Computer Science and Mathematics (3 Years) [BSc]
|Unit level:||Level 2|
|Teaching period(s):||Semester 1|
|Offered by||School of Computer Science|
|Available as a free choice unit?:||N
- COMP16121 - Object Oriented Programming with Java 1 (Compulsory)
- COMP16212 - Object Oriented Programming with Java 2 (Compulsory)
Additional RequirementsStudents who are not from the School of Computer Science must have permission from both Computer Science and their home School to enrol.
This course unit assumes that students are familiar with the idea that their applications programs run on some sort of 'box'. The intention is to peel back another layer to see how the system software - and in a few cases the associated hardware - conspire to run that application safely and securely, despite the hardware itself - processors, memory, filestore etc. - differing from case to case. It also seeks to illuminate the services a typical operating system provides, some of which will probably be unfamiliar, in a practical way.
To support this material there will also be some revision of (or an introduction to, for a few students) some architectural features and enough material on the C language to enable someone already familiar with (say!) Java to be able to poke around the machine.
An operating system is typically the 'lowest' layer of software in a computer. It provides an abstracted interface so that applications can run on diverse hardware without modification and it provides security which prevents misbehaving software from crashing the hardware or disturbing other tasks which may be running simultaneously.
This course unit provides an introduction to the major principles of implementation of an operating system and some experience in how these features may be exploited by the 'higher' software layers. Note that this module is currently undergoing major redevelopment and modernisation and, whilst the principles will not change, some of the details both in the syllabus and teaching methods may differ in the autumn.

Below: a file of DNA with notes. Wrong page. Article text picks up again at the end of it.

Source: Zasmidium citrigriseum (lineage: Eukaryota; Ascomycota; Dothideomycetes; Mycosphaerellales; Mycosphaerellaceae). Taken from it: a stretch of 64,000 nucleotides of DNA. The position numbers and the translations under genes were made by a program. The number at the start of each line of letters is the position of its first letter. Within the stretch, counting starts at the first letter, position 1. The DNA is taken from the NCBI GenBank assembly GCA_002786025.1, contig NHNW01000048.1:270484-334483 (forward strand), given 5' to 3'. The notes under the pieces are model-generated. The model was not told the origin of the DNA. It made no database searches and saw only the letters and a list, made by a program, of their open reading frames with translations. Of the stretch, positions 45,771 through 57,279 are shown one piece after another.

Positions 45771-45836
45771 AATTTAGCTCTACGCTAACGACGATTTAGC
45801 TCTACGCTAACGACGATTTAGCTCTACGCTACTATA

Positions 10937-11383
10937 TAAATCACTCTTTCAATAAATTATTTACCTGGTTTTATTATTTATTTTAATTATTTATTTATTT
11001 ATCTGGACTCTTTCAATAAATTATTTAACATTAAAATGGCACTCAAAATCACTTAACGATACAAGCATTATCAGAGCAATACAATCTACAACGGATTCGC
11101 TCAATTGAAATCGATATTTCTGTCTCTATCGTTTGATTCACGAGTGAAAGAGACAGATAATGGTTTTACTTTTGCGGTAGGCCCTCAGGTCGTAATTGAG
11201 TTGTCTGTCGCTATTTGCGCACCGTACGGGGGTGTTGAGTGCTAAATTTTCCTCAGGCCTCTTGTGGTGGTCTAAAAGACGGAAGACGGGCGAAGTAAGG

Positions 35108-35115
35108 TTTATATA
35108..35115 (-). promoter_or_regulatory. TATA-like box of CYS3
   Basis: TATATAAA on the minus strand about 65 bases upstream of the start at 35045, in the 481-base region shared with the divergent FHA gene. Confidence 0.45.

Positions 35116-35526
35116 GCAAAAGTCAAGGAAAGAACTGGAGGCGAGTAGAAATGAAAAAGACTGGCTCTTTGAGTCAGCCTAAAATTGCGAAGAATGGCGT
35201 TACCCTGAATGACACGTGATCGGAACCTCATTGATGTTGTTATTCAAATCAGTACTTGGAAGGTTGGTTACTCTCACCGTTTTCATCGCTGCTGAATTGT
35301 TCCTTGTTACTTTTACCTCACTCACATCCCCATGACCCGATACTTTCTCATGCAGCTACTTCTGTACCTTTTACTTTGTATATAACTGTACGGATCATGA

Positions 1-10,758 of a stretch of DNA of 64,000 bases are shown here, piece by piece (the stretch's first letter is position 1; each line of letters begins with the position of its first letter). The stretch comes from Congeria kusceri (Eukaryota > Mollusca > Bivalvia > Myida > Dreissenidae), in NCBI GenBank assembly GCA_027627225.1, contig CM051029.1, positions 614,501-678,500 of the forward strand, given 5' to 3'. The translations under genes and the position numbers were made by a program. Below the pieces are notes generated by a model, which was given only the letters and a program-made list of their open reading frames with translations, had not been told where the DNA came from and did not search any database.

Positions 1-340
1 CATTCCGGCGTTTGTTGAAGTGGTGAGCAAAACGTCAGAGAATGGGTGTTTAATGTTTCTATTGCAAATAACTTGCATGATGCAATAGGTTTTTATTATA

Teaching and learning methods
22 in total, 2 per week
11 hours in total, 1 hour weekly sessions
Mid-term test: 5%
Learning outcomes are detailed on the COMP25111 course unit syllabus page on the School of Computer Science's website for current students.
- Analytical skills
- Problem solving
- Written exam - 90%
- Practical skills assessment - 10%
- Overview; abstraction layers; purpose.
- Basic C programming and pointers
- Memory map and structure
- Virtual memory, paging; caches et alia.
- Processes & threads
- Protection, priority, real-time constraints
- Scheduling, context switching
- Ownership, protection
- Polling, Interrupts, DMA
- File organisation; types; security
Multiprocessors, hypervisors and future stuff
COMP25111 reading list can be found on the School of Computer Science website for current students.
The intention is to automate as much feedback as possible by providing many small 'exercises' to illuminate the various concepts. Some exercises may only take a few minutes - at least for those who grasp the concept immediately - others a bit longer but wherever feasible misconceptions will be highlighted immediately and more 'goes' provided. There is a strong intent to keep the assessment elements as minimal as sensible during the duration of the course.
Scheduled'laboratories' are intended to support the on-line systems which will be available at all times; they are not for generating marks.
Lectures and other material are intended to guide one sensible path through the various interdependent topics.
Inevitably, there will also be an examination at the end of the semester.
- Assessment written exam - 2 hours
- Lectures - 24 hours
- Practical classes & workshops - 11 hours
- Independent study hours - 63 hours